Whether you are new to freelancing as a writer or have been blogging for a while, you probably have your eye on the Holy Grail of writing as a freelancer: getting in the door at magazines that are household names.
Vogue, Parenting, New Yorker, WebMD and other well-recognized names pay well, offer writers an aura of authority, and offer a path to the highest tier of freelance writing. There are hundreds of these magazines out there, and they all have involved readerships. What does it take to get your story into one of them?
There is no actual trick to get into the major magazines, of course — you need to get there one step at a time, improving in quality and gaining authority each day.
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Your first step: get into custom publications and trade magazines
Whether it is airlines, fast food or construction, every industry has trade publications that need quality writing. It’s the same with individual businesses — whether it is the Waldorf-Astoria magazine, the American Way magazine or MDUK magazine (McDonald’s), they all need high quality articles, but not necessarily from well-known writers.
While they usually pay no more than 50¢ a word, they are an excellent way to get into magazine freelancing. There are thousands of these magazines around; you can find them on resource websites such as Tradepub.com and TheContentCouncil.org.
Your next step: write an excellent pitch
Whatever magazine you wish to apply to for a freelance opportunity, you need to go in with a pitch in the form of a query letter. In your pitch, you need to come up with an attractive, original idea for an article, and present an excellent argument in favor of how it is likely to appeal to the magazine’s readership.
If you’re writing for a fast food industry magazine, for instance, a piece about the problems faced by fast food franchises processing one of the new NFC payment methods could make sense. An in-depth piece for an airline magazine about how rewards programs at competing airlines let consumers down could stand a chance snagging an editor’s attention. It takes true, in-depth familiarity with each of these industries to come out ahead.
Learn to write for the magazine medium
It’s important to understand the needs of the medium. Magazine articles need to grab readers right from the get-go. The lede (magazine parlance for the lead paragraph) needs to start with a startling fact or statistic. Building up your idea for your lede in your pitch can be an effective way to show the editor that you’re serious.
Prove that you understand magazines
Editors greatly appreciate working with writers who understand how they are answerable to their employers. They need to justify every piece they publish as directly of interest to their readership. It’s important, then, that you research the readership of each magazine that you aim to be accepted at, tailor your article to it, and present in your pitch how well-aimed your article is.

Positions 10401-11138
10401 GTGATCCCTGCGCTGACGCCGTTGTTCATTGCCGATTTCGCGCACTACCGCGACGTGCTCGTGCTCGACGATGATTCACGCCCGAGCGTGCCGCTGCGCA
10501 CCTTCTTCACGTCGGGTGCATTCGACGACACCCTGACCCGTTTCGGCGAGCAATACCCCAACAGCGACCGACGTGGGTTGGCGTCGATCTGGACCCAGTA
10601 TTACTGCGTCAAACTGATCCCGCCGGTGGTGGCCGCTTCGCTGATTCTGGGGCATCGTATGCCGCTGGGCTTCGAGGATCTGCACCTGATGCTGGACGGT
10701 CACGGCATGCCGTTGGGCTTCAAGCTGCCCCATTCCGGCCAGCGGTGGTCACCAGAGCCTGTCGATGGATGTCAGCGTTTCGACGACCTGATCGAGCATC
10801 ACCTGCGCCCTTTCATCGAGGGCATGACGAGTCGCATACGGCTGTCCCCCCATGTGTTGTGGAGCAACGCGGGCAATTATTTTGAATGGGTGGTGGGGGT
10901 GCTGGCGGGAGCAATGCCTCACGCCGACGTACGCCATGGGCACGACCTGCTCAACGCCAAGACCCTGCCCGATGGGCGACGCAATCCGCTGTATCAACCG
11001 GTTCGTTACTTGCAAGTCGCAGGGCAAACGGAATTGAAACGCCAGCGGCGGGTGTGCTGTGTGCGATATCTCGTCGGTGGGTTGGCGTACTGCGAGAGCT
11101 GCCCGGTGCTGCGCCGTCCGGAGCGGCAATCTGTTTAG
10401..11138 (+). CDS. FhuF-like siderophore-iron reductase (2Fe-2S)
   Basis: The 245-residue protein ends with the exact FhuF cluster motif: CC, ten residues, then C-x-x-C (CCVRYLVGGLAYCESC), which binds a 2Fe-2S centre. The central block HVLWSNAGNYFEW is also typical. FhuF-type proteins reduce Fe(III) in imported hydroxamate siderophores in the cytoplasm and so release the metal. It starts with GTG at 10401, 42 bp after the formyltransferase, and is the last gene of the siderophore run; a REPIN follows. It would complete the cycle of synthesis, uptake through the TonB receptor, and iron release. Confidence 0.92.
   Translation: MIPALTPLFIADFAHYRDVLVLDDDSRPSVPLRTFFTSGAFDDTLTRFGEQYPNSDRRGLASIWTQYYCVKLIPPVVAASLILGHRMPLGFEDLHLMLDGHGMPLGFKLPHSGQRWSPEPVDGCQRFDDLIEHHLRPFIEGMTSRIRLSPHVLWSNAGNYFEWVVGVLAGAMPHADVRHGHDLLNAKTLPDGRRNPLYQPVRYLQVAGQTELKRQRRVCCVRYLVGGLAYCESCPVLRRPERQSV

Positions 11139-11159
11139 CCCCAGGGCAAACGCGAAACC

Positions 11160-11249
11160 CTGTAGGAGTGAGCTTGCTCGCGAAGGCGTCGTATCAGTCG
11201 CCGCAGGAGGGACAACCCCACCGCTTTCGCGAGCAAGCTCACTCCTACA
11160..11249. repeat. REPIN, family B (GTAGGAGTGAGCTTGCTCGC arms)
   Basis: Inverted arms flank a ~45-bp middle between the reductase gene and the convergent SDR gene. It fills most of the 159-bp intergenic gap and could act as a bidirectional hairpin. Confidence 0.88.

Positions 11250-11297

Expand your horizons
Once you have a foothold in the magazine business by writing for trade and custom magazines, it’s time to move to a higher level. Dozens of new general-interest publications launch each year; being newcomers themselves, these magazines tend to be far more open to the idea of hiring untested writers than the established ones.
Much the same can be said about local publications. Since you know your community or hometown far better than outside writers who may be more established, you have the inside track. It’s a reasonable plan to personally approach local magazines, and pitch your ideas to them in person.
Read those writer’s guidelines
One of the surest ways of getting rejected is to pitch an idea to magazine without first familiarizing yourself with the nature of their requirements. Magazines tend to have well-defined ideas about the kind of articles that they will consider for publication. They tend to have specific audiences in mind and a specific writing style among other preferences. Being familiar with the stated requirements of each magazine can ensure a fair hearing.
Keep working on the online resources for freelance writers
Bid-to-work sites such as Elance or Upwork may seem like destinations for little more than $5 article writing work; they tend to feature high-paid magazine work as well, though. It’s important to keep an eye on them.
You should also consider building a presence on LinkedIn as an authority in your field. The greater the number of industry contacts that you have, the greater the chances are that you’ll find a way to write for one of them.
Finally, don’t forget foreign magazines
Nearly every country in the world has a few English language magazines. It can make a great deal of sense to apply to these. Not only will you find a great welcome for the simple reason that American writers are seen as exotic and salable, you’ll have little competition, as well — few American freelance writers target foreign magazines. You need to apply to these companies in the same way that you would to any American magazine — you need to read the writers’ guidelines at each magazine, and pitch an idea that makes sense for them.
In many cases, freelance writers, with their native familiarity of English, are welcome overseas in an editorial capacity. Having a native English speaker on board is usually considered a great asset. You could consult, in addition to writing for them.